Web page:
The subsurface geology of Marshall County is known largely through the interpretation of data on oil and gas test holes. Records are available on 21 such test holes drilled in Marshall County.
Marshall County is underlain by Precambrian rocks at known depths ranging from 1,225 to 2,698 feet. These rocks comprise chiefly granite and metamorphosed sediments such as schist. An oil test hole in sec. 4, T. 4 S., R. 7 E. was drilled 1,770 feet into Pre-Cambrian rocks, all of which probably comprise metamorphosed sediments (Jewett, 1949).
The St. Peter sandstone of Ordovician age is probably the oldest sedimentary formation underlying Marshall County. Any Cambrian rocks deposited in this area were removed by erosion prior to Ordovician deposition. Rocks of Silurian and Devonian age are found in the subsurface of Marshall County. Rocks of Mississippian age were deposited and have been removed by erosion in Marshall County, but are present in the area to the west. Structural movements at the end of Mississippian deposition resulted in the formation of the Nemaha anticline, the crest of which trends slightly southwest from southeastern Nebraska to central Oklahoma. Immediately after its formation the Nemaha anticline consisted of a Pre-Cambrian core with the sedimentary rocks arched over, standing several hundred feet higher than rocks of the same age to the east and west that had not been uplifted. The sedimentary rocks over the anticline were eroded, and by the beginning of Pennsylvanian deposition the Pre-Cambrian rocks were exposed along the crest. This beveling of upturned sedimentary beds resulted in the Pennsylvanian sediments being deposited on successively younger rocks east or west from the anticline. Marshall County is on the west flank of the anticline, the crest of which passes through western Nemaha County. About 1,000 feet of Pennsylvanian rocks underlie all of Marshall County, and the upper 10 to 50 feet of the rocks is exposed at a few places along the eastern edge of the county (Table 10).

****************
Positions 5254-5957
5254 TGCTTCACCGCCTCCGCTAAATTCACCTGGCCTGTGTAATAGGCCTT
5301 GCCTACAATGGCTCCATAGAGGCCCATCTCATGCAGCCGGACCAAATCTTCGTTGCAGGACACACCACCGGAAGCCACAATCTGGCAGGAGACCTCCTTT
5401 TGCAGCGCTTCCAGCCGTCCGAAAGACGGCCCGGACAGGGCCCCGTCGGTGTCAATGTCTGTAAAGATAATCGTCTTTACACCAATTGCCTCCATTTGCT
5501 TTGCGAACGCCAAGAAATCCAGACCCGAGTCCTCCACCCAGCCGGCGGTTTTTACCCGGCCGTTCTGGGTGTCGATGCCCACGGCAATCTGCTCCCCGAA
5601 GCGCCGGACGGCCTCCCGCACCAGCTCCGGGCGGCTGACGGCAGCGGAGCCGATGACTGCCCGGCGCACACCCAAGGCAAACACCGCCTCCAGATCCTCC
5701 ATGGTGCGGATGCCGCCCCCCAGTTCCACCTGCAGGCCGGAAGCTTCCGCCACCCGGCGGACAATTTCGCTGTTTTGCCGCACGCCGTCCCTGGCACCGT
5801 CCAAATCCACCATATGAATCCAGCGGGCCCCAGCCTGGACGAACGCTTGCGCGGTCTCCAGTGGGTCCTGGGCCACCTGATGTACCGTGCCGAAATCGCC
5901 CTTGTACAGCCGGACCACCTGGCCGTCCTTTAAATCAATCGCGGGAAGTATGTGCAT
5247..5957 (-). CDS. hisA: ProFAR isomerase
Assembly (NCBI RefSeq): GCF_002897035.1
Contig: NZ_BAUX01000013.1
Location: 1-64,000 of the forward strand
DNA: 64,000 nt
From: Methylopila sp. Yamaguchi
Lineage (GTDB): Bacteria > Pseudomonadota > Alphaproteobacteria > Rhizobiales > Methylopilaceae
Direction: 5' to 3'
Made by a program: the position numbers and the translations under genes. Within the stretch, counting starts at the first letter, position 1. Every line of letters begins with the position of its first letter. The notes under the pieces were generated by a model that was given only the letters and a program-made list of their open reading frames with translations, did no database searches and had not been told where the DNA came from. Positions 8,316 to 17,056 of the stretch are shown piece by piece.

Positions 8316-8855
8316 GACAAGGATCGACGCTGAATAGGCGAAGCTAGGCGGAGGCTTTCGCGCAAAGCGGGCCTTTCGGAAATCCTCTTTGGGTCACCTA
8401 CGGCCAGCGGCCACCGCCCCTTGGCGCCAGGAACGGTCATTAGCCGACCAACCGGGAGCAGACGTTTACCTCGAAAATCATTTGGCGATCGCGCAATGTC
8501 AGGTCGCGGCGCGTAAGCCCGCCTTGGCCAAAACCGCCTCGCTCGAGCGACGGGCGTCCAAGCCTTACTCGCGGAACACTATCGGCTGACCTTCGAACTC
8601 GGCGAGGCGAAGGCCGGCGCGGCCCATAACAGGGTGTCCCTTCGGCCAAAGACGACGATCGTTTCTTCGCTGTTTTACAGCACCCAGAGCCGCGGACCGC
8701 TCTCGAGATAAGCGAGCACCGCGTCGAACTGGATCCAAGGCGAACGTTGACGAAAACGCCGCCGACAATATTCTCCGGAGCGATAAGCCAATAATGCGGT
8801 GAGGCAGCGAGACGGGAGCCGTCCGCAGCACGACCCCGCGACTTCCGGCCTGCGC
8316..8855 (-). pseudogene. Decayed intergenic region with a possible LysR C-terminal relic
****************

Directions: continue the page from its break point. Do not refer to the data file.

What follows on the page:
Pennsylvanian System (Virgilian Series)
The Brownville limestone, which is the youngest formation of the Pennsylvanian System, is the only recognizable Pennsylvanian unit cropping out in Marshall County. The Brownville limestone crops out along deep ravines in sec. 36, T. 5 S., R. 10 E. and in sec. 13, T. 3 S., R. 10 E. (Pl. 1). This formation consists of about 2 feet of impure limestone with an abundance of brachiopod, crinoid, and echinoid remains. At the locality in T. 3 S., R. 10 E. the Brownville limestone is underlain by about 12 feet of varicolored, calcareous shale, which is the upper part of the Pony Creek shale.
No wells in Marshall County are known to obtain water from Pennsylvanian rocks.
Kansas Geological Survey, Geologic History of Kansas
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Web version March 2004. Original publication date March 1954.